Saving banks without breaking the bank

Helping borrowers first will cost government less
Published on Feb 16, 2009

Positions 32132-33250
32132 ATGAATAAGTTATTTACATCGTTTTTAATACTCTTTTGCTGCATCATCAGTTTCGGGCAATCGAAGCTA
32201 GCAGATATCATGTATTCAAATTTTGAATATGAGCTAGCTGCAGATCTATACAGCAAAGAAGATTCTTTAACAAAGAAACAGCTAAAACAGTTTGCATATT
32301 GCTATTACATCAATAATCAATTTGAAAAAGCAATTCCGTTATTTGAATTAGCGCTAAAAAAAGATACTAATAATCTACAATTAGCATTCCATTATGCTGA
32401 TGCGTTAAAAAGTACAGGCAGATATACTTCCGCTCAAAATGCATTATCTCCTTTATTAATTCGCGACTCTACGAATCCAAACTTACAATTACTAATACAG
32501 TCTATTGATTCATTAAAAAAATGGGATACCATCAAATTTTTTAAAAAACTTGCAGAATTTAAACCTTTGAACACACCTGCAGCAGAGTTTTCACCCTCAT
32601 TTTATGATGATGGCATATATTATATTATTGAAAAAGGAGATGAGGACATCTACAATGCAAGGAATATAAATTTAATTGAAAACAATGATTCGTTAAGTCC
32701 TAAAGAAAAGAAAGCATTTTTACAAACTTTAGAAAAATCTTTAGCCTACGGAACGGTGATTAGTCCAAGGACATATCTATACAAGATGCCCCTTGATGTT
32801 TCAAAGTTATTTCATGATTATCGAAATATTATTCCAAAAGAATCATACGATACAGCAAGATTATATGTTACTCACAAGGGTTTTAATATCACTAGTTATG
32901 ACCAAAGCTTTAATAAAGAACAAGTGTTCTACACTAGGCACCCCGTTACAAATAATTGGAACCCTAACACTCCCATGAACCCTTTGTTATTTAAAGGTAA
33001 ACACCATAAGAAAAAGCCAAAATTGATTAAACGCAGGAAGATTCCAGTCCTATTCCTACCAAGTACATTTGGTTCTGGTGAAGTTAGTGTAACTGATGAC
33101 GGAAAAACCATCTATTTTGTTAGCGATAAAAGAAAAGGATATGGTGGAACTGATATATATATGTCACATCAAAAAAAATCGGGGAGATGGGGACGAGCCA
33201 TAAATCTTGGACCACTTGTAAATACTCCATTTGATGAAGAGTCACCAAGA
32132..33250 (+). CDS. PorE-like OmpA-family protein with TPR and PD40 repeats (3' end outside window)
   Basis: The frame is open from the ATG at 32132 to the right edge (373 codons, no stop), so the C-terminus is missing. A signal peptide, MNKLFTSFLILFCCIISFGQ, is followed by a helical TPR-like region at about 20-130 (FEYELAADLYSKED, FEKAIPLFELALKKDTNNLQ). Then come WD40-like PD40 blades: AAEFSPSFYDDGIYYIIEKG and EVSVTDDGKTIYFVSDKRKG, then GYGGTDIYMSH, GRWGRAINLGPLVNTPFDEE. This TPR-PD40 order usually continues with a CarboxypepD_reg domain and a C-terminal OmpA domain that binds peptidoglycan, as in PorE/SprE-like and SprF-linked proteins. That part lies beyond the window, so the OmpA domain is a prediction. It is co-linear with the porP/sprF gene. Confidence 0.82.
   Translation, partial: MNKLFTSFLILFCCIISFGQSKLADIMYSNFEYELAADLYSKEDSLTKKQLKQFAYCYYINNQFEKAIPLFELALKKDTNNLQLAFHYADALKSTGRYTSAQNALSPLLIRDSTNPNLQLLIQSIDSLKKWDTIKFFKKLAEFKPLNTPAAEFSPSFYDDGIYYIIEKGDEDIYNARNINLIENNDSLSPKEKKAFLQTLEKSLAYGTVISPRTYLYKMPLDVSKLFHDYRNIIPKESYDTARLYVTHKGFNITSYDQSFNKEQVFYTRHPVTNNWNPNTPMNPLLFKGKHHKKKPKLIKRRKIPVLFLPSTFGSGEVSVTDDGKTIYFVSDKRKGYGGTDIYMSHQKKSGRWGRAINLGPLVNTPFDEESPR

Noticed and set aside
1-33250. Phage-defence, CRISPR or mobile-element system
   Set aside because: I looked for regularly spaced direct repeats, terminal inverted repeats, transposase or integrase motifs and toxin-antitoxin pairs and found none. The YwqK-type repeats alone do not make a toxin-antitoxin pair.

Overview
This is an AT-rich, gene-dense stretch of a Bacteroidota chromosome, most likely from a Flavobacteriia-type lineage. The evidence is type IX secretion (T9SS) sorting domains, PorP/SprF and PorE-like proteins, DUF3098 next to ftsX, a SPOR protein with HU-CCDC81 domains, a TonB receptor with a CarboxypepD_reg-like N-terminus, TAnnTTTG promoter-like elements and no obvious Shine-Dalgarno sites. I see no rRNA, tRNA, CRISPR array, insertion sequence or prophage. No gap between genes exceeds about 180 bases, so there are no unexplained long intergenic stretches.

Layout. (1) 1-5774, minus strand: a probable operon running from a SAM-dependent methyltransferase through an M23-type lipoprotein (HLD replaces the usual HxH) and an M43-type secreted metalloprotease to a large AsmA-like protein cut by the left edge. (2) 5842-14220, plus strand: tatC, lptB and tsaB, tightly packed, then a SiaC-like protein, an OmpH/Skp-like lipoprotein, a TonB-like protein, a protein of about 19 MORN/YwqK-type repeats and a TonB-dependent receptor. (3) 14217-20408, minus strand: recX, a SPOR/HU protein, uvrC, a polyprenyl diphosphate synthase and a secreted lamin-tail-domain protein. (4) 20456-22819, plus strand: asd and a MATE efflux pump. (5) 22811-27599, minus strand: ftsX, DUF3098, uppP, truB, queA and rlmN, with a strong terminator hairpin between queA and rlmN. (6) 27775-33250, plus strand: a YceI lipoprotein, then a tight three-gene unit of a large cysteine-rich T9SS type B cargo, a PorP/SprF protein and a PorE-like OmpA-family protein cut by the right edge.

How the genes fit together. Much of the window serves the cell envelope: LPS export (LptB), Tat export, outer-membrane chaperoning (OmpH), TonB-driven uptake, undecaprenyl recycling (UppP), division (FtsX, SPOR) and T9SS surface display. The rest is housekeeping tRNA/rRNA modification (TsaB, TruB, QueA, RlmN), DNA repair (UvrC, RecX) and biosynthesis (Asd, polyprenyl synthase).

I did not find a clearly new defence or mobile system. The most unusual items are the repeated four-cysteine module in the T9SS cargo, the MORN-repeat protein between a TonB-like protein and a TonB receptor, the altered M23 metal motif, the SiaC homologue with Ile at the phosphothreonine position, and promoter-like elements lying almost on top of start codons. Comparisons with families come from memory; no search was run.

While plans for saving the financial system are being formed, modified and dissolved by the day, the common thread through every plan seems to be to assist financial firms holding depreciated assets, most of which are mortgage-related assets. The cost is now unofficially estimated at $2 trillion or more. In contrast, aid to distressed borrowers is a second priority, with costs estimated at $50-100 billion. There are two things about this approach that scare me. The first is that the cost of assisting financial firms in trouble is completely open-ended. The ultimate cost will depend on future declines in the value of their assets. If home prices continue to decline, and at this point there is no end in sight, asset values will continue to decline and $2 trillion may not be enough. The second scary thing is that the government's priorities are wrong: The first priority should be assisting distressed borrowers rather than assisting distressed firms. This judgment is based on r...